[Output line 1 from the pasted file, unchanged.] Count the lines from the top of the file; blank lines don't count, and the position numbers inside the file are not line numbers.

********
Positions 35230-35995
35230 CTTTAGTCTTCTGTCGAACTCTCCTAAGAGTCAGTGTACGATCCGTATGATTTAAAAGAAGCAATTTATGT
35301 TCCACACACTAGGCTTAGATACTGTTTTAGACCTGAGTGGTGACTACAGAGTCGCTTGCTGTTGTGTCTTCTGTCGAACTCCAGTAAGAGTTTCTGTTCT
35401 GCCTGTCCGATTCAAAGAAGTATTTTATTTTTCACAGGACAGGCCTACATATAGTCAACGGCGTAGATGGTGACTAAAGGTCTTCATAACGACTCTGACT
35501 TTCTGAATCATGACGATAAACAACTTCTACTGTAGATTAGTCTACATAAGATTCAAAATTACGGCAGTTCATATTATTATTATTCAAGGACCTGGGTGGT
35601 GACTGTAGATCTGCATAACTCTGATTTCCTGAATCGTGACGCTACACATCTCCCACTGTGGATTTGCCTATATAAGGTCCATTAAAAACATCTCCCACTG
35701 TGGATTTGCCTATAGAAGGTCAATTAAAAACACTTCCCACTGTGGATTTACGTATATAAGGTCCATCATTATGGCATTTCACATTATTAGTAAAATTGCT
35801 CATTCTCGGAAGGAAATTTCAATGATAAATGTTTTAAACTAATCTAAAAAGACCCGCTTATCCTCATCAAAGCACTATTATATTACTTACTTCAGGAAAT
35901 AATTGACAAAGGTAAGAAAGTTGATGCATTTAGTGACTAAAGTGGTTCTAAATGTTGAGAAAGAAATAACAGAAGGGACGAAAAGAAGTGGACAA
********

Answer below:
Positions 35230-35995